The idea of fighting against chauvinism and violence in sport began to form at the beginning of the year 1963 when a seminar was held by the UNESCO Youth Institute in Germany. Sports officials of the International Committee for Sport Science and Physical Education (ICSSPE) as well as journalists representing the International Sports Press Association (AIPS) gathered to discuss the possibility of united action for the promotion of fair play.
The new initiative was inspired by a tragic event that took place at the Olympic Games in Rome in 1960 where the attitude of 'winning by all means' took its first toll on human life. A Danish cyclist, Knud Jensen, died as a result of using prohibited performance enhancing substances. This shocking case awakened the sports world to the dangers of doping as well as the chauvinism, violence and commercialism that had started to become ever more dominant in competition. It was clear: sport had to be protected from all these frightful new tendencies. Moreover, in defending, preserving and emphasising its values sport has the power to be the inspiration for a dream in young people.
As a result of the negotiations it was decided to found the Pierre de Coubertin Fair Play Awards in order to bring to the public's attention honourable acts in sport.
In Paris on 5 December 1963, representatives of United Nations Educational, Scientific and Cultural Organisation (UNESCO), International Sports Press Association (AlPS), International Committee for Sport Science and Physical Education (ICSSPE) and the International Federations of Basketball, Football, Rugby and Wrestling established the International Committee for the Organisation of the Pierre de Coubertin Fair Play Awards.
Jean Borotra, one of the legendary four French tennis players in the 1920s nicknamed 'The Four Musketeers' was elected the first president of the organisation (representing ICSSPE) along with Vice-Presidents Sir Stanely Rous (FIFA) and William Jones (FIBA) of Great-Britain. Jacques Ferran of France was appointed General Secretary.
On 29 January 1965, the inaugural World Fair Play Awards Ceremony was held and the first Pierre de Coubertin Fair Play Trophy was awarded to an Italian bobsleigh competitor, Eugenio Monti for his remarkable act at the Innsbruck Olympic Winter Games in 1964. During the two-men bobsleigh final he recorded an excellent time. Only the British Tony Nash and his partner could have defeated his team. It was thanks to his gentlemanly behaviour that that is what happened. Monti realised that Nash had broken a part of his sledge and without hesitation he detached the same part from his own vehicle and lent it to his rivals who went on to record the winning time and won the gold medal.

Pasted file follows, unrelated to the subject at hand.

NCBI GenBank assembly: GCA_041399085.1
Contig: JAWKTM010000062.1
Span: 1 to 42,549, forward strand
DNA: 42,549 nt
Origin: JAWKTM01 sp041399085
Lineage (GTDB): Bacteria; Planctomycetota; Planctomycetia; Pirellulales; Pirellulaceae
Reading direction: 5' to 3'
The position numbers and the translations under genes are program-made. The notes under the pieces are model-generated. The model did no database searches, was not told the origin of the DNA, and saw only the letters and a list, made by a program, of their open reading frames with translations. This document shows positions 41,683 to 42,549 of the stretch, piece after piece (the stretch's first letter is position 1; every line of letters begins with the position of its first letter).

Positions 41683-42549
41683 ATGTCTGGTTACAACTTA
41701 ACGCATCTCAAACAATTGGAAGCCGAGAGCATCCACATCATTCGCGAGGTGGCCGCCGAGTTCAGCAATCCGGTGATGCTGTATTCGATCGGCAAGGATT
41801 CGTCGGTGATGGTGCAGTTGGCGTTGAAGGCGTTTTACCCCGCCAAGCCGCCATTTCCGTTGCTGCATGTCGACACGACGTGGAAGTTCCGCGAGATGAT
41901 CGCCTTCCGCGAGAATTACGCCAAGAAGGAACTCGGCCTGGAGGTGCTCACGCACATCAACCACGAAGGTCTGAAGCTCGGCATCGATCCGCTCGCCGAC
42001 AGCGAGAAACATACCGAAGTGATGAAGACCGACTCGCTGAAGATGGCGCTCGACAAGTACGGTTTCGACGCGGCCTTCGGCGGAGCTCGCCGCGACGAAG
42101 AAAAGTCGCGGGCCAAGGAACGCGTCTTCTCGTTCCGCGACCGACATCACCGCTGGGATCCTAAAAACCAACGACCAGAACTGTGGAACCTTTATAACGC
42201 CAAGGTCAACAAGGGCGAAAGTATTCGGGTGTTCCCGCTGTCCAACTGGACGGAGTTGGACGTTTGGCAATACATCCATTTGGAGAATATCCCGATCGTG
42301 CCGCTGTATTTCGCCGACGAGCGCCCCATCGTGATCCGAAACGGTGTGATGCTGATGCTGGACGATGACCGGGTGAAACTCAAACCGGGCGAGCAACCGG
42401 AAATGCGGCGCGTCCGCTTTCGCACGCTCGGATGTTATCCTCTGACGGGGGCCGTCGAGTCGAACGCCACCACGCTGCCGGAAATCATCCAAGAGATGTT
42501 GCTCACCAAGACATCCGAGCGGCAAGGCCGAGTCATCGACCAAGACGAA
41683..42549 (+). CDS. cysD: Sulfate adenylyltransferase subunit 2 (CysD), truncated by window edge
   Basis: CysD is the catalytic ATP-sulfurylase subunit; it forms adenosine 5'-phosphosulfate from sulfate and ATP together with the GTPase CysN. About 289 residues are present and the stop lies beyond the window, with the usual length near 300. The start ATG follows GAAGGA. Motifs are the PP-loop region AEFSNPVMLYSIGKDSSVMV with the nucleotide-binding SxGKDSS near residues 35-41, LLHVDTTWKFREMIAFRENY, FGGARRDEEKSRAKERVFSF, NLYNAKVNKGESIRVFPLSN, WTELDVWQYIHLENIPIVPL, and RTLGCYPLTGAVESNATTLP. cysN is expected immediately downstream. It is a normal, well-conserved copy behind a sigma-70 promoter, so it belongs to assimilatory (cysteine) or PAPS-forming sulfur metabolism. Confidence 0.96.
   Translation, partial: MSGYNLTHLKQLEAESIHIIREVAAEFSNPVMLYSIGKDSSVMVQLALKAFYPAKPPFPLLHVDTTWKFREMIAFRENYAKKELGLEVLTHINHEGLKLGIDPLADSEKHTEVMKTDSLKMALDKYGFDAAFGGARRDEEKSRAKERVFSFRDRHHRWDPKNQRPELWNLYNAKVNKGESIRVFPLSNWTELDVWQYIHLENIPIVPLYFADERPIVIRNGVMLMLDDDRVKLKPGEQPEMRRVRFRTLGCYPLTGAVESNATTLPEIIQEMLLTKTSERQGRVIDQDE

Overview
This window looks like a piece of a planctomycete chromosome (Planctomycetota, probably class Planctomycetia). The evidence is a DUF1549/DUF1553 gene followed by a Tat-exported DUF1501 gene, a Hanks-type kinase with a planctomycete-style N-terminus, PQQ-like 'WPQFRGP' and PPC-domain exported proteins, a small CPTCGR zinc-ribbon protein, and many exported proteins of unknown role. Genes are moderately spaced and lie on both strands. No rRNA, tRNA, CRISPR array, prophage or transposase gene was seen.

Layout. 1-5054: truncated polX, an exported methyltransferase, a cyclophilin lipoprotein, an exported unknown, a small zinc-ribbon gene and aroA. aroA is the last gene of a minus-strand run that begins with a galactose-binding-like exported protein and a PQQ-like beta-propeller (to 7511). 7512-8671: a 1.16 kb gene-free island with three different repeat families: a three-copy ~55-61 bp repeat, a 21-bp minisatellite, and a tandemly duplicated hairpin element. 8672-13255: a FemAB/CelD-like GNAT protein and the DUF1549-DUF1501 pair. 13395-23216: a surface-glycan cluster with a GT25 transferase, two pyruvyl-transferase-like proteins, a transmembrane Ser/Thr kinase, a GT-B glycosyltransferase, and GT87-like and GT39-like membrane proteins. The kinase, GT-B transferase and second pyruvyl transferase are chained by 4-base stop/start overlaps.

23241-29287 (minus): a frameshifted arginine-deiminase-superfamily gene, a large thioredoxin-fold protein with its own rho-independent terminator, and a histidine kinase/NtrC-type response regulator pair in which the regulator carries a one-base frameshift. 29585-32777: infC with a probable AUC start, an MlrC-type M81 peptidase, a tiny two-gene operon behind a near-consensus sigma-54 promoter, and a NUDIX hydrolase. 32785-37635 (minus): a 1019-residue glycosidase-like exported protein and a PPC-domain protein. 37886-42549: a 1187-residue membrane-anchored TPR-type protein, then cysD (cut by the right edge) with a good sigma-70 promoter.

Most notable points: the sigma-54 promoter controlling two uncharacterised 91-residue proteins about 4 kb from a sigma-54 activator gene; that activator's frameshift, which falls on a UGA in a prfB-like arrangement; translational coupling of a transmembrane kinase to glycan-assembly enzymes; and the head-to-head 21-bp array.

In 1973, the organisation decided to change its name to International Committee for Fair Play (CIFP). This was in indication of its burgeoning authority in the fair play movement but the objectives defined in its Statutes remained the same as those of the founders:
The aim of the CIFP is to preserve and promote respect for the spirit of fair play and the values it represents, not only in elite sport and sport for all but also in daily life, and, in particular, for written and unwritten rules, respect for the opponent and rejection of violence and doping.
In order to promote the values represented by fair play, the CIFP aims to influence the behaviour, methods, and social and ethical role of athletes, coaches, sports managers, parents, medical personnel, physical education teachers, sports organisations, referees and judges, the public in general and especially sports fans, the media, partners and sponsors.
The CIFP carries out its work in cooperation with the International Olympic Committee, UNESCO, various specialised sports federations, the national Olympic committees worldwide and all national and international organisations involved in physical and sports education and sport for the disabled.